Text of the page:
(This article belongs to the Special Issue Maximum Entropy and Bayesian Methods)
Figures

Figure 1

Open AccessArticle Computing Entropies with Nested Sampling
Entropy 2017, 19(8), 422; https://doi.org/10.3390/e19080422
Received: 12 July 2017 / Revised: 14 August 2017 / Accepted: 16 August 2017 / Published: 18 August 2017
PDF Full-text (782 KB) | HTML Full-text | XML Full-text
Abstract
The Shannon entropy, and related quantities such as mutual information, can be used to quantify uncertainty and relevance. However, in practice, it can be difficult to compute these quantities for arbitrary probability distributions, particularly if the probability mass functions or densities cannot be
[...] Read more.
The Shannon entropy, and related quantities such as mutual information, can be used to quantify uncertainty and relevance. However, in practice, it can be difficult to compute these quantities for arbitrary probability distributions, particularly if the probability mass functions or densities cannot be evaluated. This paper introduces a computational approach, based on Nested Sampling, to evaluate entropies of probability distributions that can only be sampled. I demonstrate the method on three examples: a simple Gaussian example where the key quantities are available analytically; (ii) an experimental design example about scheduling observations in order to measure the period of an oscillating signal; and (iii) predicting the future from the past in a heavy-tailed scenario. Full article
(This article belongs to the Special Issue Maximum Entropy and Bayesian Methods)
Figures

Figure 1

Open AccessArticle Statistical Process Control for Unimodal Distribution Based on Maximum Entropy Distribution Approximation
Entropy 2017, 19(8), 406; https://doi.org/10.3390/e19080406
Received: 21 June 2017 / Revised: 18 July 2017 / Accepted: 4 August 2017 / Published: 7 August 2017
PDF Full-text (306 KB) | HTML Full-text | XML Full-text
Abstract
In statistical process control, the control chart utilizing the idea of maximum entropy distribution density level sets has been proven to perform well for monitoring the quantity with multimodal distribution. However, it is too complicated to implement for the quantity with unimodal distribution.
[...] Read more.
In statistical process control, the control chart utilizing the idea of maximum entropy distribution density level sets has been proven to perform well for monitoring the quantity with multimodal distribution. However, it is too complicated to implement for the quantity with unimodal distribution. This article proposes a simplified method based on maximum entropy for the control chart design when the quantity being monitored is unimodal distribution. First, we use the maximum entropy distribution to approximate the unknown distribution of the monitored quantity. Then we directly take the value of the quantity as the monitoring statistic. Finally, the Lebesgue measure is applied to estimate the acceptance regions and the one with minimum volume is chosen as the optimal in-control region of the monitored quantity. The results from two cases show that the proposed method in this article has a higher detection capability than the conventional control chart techniques when the monitored quantity is asymmetric unimodal distribution. Full article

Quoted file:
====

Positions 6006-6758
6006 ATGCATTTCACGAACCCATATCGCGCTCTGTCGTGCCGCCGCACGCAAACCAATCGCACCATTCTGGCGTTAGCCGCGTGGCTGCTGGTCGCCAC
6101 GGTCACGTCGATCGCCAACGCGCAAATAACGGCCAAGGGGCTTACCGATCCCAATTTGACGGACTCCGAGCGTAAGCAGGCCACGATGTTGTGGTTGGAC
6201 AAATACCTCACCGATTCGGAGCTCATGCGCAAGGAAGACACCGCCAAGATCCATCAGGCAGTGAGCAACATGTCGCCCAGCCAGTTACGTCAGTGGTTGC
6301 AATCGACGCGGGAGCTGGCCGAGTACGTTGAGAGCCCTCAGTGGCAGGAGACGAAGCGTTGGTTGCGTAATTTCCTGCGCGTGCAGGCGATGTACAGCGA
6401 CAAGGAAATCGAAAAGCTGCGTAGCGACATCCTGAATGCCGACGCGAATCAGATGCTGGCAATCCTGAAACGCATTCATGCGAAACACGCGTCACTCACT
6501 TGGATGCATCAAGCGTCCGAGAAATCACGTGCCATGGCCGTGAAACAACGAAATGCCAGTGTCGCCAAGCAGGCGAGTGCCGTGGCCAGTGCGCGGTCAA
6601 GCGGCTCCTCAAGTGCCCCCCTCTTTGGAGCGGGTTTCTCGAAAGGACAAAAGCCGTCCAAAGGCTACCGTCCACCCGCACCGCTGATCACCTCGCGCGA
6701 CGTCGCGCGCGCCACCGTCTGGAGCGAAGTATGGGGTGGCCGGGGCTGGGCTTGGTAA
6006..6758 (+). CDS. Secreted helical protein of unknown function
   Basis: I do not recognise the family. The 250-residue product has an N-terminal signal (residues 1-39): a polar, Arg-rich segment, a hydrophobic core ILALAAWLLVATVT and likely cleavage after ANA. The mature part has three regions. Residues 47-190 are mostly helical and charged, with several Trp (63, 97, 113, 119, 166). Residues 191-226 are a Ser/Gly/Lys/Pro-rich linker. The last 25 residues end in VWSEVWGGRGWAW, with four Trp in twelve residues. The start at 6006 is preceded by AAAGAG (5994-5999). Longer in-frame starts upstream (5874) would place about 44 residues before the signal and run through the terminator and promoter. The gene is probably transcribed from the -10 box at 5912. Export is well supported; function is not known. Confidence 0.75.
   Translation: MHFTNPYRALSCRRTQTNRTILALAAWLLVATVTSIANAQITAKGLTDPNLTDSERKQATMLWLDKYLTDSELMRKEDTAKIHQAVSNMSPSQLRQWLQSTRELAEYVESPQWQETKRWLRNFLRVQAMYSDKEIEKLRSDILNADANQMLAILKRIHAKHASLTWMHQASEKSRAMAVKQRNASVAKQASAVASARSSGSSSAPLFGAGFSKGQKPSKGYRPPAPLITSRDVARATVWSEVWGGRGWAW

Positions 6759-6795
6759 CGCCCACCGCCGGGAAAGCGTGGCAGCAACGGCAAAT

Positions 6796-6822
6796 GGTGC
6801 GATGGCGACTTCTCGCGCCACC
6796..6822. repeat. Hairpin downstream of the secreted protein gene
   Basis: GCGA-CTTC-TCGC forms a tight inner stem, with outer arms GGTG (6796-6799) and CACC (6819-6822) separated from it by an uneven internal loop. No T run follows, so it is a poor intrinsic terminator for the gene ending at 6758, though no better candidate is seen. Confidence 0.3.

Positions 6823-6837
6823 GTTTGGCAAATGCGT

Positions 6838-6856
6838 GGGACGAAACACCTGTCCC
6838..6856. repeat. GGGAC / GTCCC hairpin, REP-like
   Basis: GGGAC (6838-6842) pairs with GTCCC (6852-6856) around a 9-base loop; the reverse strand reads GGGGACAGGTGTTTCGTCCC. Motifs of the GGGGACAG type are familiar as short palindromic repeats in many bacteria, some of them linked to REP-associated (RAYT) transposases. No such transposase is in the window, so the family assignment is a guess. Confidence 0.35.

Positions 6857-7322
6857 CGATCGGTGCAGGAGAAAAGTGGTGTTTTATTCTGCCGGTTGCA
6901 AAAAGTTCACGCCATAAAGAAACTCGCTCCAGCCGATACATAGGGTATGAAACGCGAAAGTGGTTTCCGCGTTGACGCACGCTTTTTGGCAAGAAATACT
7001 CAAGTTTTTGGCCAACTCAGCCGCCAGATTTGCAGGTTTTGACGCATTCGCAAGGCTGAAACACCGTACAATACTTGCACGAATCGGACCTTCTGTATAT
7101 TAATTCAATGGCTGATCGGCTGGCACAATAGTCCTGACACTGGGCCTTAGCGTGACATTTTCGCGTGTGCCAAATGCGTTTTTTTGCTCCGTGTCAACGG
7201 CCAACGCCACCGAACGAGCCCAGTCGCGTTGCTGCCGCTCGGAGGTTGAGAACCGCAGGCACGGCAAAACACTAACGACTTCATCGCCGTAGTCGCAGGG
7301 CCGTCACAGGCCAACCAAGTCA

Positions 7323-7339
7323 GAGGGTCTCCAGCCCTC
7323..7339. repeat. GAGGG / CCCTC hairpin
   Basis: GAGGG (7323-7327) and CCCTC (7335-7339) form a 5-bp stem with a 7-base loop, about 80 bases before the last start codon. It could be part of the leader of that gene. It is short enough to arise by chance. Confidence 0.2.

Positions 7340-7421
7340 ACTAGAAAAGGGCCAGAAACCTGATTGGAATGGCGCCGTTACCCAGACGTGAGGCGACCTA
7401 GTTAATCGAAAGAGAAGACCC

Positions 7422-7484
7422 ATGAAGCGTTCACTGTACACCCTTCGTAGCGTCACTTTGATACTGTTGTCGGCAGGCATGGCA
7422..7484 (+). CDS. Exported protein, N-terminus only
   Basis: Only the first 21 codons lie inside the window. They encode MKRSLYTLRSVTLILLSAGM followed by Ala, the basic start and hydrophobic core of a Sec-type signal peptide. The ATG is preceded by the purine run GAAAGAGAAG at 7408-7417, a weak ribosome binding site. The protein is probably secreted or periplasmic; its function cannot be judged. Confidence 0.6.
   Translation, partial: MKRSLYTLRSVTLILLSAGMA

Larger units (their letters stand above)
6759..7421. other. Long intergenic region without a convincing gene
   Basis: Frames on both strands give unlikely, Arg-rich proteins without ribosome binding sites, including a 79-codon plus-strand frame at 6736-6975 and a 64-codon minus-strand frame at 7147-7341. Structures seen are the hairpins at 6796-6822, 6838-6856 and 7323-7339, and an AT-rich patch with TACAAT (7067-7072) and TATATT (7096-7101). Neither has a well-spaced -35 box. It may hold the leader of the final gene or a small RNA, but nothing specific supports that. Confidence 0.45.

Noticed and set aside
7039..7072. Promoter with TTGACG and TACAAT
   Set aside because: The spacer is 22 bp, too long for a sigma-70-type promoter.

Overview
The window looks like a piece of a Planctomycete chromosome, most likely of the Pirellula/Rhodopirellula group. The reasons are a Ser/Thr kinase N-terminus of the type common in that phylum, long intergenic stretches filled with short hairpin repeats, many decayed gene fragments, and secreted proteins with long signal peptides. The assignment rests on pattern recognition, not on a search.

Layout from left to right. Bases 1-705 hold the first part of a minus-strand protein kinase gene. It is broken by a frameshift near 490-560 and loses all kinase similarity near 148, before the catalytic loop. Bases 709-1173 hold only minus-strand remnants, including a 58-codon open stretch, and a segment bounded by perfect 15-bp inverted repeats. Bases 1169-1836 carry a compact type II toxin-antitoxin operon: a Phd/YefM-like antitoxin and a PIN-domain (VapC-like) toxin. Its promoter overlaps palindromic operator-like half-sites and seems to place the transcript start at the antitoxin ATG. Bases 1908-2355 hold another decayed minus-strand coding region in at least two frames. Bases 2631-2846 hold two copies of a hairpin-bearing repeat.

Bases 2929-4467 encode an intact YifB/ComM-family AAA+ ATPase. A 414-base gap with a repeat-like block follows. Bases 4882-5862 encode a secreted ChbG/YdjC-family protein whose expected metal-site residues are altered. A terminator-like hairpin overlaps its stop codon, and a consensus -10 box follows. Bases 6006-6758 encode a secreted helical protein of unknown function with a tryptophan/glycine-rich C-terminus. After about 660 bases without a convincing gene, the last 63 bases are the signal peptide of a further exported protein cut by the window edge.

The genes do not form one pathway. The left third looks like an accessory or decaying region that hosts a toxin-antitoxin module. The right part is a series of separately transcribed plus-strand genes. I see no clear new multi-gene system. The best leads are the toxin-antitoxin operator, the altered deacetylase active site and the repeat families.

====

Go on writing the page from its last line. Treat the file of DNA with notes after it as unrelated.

(This article belongs to the Special Issue Maximum Entropy and Bayesian Methods)
Figures

Figure 1

Open AccessArticle Optimal Detection under the Restricted Bayesian Criterion
Entropy 2017, 19(7), 370; https://doi.org/10.3390/e19070370
Received: 8 May 2017 / Revised: 11 July 2017 / Accepted: 18 July 2017 / Published: 19 July 2017
PDF Full-text (1116 KB) | HTML Full-text | XML Full-text
Abstract
This paper aims to find a suitable decision rule for a binary composite hypothesis-testing problem with a partial or coarse prior distribution. To alleviate the negative impact of the information uncertainty, a constraint is considered that the maximum conditional risk cannot be greater
[...] Read more.
This paper aims to find a suitable decision rule for a binary composite hypothesis-testing problem with a partial or coarse prior distribution. To alleviate the negative impact of the information uncertainty, a constraint is considered that the maximum conditional risk cannot be greater than a predefined value. Therefore, the objective of this paper becomes to find the optimal decision rule to minimize the Bayes risk under the constraint. By applying the Lagrange duality, the constrained optimization problem is transformed to an unconstrained optimization problem. In doing so, the restricted Bayesian decision rule is obtained as a classical Bayesian decision rule corresponding to a modified prior distribution. Based on this transformation, the optimal restricted Bayesian decision rule is analyzed and the corresponding algorithm is developed. Furthermore, the relation between the Bayes risk and the predefined value of the constraint is also discussed. The Bayes risk obtained via the restricted Bayesian decision rule is a strictly decreasing and convex function of the constraint on the maximum conditional risk. Finally, the numerical results including a detection example are presented and agree with the theoretical results. Full article